OH Digest: Long-life secrets from a tortoise, the health risks of a changing climate, and more

OH Digest: Long-life secrets from a tortoise, the health risks of a changing climate, and more

The genetic code of Lonesome George, the last of the Pinta Galapagos tortoises, could contain insight about what leads to longer lifespans. (Photo credit: FlickrCC/DavidCook)

By Jacob Williamson-Rea

Our weekly round-up compiles stories and news, both from here at Penn and around the world, that highlight the intersection of animal, environmental, and human health.

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Seeking clues to longevity in Lonesome George’s genes
The New York Times, Dec. 8, 2018
Lonesome George, the last surviving Galapagos Pinta Island tortoise, died in 2012 after living for more than a century. Since then, researchers have been analyzing his genetic code in hopes of better understanding what allowed for his impressive lifespan.

How climate change is challenging health care
The Atlantic, Dec. 6, 2018
Climate change will make people sicker, increase the frequency and intensity of extreme weather, and expand the range of diseases caused by mosquitoes and ticks, according to a recent report published in The Lancent, a public-health journal.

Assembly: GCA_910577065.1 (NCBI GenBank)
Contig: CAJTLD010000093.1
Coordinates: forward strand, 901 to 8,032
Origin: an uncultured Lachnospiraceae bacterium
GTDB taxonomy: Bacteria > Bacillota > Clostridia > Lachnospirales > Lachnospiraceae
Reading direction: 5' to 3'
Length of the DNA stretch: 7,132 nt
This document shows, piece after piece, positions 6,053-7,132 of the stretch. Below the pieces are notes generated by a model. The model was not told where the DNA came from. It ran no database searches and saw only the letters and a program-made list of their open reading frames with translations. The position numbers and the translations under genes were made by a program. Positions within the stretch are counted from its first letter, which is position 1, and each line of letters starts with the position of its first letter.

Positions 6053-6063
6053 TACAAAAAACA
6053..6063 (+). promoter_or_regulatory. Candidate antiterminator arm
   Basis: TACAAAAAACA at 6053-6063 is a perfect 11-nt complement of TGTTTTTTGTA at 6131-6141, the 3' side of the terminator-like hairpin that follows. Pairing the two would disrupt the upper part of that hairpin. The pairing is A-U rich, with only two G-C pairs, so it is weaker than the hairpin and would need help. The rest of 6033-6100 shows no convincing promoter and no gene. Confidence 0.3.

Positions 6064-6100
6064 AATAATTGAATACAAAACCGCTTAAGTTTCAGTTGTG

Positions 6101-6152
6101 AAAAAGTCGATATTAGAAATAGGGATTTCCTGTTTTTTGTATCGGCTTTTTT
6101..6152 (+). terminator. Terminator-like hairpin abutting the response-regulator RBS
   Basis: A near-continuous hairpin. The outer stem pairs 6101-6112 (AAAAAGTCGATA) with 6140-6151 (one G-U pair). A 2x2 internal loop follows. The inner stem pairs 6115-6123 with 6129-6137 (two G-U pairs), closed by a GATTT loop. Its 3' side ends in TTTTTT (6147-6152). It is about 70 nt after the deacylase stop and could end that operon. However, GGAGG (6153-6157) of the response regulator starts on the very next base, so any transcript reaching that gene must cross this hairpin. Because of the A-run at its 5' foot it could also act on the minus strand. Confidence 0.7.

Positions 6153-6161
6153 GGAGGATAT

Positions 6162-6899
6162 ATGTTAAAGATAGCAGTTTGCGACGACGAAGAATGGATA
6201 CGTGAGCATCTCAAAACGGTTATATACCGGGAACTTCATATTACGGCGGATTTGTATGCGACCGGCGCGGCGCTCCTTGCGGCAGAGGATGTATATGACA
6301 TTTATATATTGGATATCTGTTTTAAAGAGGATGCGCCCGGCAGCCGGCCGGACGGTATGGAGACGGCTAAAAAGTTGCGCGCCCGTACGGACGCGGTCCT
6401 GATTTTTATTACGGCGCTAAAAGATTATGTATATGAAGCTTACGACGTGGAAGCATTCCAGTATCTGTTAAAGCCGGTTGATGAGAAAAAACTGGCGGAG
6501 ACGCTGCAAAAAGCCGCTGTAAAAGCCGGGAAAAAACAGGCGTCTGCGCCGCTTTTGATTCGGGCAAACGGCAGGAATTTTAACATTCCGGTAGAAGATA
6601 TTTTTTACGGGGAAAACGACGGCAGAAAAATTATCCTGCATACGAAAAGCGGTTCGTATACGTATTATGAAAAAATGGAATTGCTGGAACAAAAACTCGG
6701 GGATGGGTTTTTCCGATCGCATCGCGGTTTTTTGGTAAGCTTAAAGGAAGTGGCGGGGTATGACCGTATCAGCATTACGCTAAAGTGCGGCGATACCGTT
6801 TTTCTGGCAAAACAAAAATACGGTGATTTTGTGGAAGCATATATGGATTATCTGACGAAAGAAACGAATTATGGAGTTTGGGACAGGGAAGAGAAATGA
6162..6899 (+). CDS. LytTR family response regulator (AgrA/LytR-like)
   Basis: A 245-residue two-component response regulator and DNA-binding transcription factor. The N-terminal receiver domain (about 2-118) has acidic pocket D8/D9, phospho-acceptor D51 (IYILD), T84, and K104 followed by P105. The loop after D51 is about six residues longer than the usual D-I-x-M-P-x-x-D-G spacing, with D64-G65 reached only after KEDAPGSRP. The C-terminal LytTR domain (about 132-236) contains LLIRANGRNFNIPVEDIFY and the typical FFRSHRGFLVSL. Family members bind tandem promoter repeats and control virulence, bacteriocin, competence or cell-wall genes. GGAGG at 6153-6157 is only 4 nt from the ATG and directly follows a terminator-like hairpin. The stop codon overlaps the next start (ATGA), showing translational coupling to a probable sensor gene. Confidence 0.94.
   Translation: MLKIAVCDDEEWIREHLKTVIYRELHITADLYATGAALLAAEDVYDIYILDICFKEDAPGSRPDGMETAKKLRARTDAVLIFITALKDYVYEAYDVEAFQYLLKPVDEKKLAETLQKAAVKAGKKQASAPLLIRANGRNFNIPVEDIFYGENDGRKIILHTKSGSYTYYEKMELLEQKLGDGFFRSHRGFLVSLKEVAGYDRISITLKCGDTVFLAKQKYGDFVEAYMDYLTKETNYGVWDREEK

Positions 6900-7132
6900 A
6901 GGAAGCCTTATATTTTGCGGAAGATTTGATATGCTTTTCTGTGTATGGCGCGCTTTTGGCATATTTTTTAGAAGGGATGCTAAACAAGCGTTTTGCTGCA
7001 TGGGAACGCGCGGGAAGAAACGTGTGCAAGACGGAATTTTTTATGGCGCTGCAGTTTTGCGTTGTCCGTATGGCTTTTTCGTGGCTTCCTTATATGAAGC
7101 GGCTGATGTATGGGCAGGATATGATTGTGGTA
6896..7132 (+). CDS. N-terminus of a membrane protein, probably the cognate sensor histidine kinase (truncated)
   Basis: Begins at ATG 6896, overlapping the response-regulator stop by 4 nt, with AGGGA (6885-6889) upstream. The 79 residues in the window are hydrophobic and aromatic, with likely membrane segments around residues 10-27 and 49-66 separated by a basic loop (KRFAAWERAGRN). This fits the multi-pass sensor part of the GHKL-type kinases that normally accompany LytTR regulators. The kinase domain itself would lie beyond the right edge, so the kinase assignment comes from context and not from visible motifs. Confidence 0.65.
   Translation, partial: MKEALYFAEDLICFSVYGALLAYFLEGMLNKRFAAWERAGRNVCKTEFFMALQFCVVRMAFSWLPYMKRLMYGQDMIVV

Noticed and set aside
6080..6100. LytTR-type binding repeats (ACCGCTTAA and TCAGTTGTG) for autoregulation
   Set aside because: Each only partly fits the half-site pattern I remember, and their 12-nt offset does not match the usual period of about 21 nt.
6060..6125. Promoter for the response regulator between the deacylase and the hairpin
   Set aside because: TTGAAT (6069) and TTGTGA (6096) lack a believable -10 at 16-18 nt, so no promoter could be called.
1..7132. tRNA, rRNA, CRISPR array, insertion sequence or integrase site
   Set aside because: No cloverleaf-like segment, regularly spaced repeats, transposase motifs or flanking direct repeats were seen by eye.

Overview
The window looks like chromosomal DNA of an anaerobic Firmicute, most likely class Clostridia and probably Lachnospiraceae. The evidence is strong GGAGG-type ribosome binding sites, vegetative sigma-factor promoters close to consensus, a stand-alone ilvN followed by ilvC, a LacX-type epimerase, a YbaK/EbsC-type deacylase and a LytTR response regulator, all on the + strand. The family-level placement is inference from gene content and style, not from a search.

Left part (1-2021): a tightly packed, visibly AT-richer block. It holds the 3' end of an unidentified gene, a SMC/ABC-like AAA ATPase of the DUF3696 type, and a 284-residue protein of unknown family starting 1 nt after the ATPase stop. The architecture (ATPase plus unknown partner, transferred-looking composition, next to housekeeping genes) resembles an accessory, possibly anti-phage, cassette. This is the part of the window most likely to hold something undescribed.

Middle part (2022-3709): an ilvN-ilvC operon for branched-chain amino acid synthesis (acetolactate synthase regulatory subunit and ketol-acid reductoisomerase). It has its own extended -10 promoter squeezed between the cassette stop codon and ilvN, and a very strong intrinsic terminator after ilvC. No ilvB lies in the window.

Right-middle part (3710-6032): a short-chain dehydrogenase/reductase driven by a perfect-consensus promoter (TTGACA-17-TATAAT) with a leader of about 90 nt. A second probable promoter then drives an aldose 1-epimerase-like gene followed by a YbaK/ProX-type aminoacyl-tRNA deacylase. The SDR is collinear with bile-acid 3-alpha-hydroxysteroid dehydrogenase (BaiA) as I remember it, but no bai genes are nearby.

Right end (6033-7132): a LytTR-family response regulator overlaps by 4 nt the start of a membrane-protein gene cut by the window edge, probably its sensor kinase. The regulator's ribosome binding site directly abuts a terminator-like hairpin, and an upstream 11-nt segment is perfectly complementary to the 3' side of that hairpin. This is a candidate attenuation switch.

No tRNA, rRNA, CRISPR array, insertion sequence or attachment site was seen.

‘Planet of the chickens:’ How the bird took over the world
BBC News, Dec. 12, 2018
Human activity has dominated our planet. This includes what we eat: The Earth is home to more than 23 billion chickens. But as supermarket-ready chicken populations have increased, wild bird populations have decreased, amplifying the negative consequences of human activity on the natural world.

Five years of record warmth intensify Arctic’s transformation
Scientific American, Dec. 12, 2018
The Arctic experienced its second-warmest year ever, as reported by the National Oceanic and Atmospheric Administration’s yearly Arctic Report Card. These changes are affecting animal populations such as wild caribou and reindeer, which have each plummeted by more than 50 percent since 1990.

Tourists may be making Antarctica’s penguins sick
Science, Dec. 13, 2018
Researchers have discovered human-linked pathogens in Antarctic bird poop. This indicates that the previously isolated animals are prone to our infections, which, in extreme cases, could lead to population collapse and extinction.

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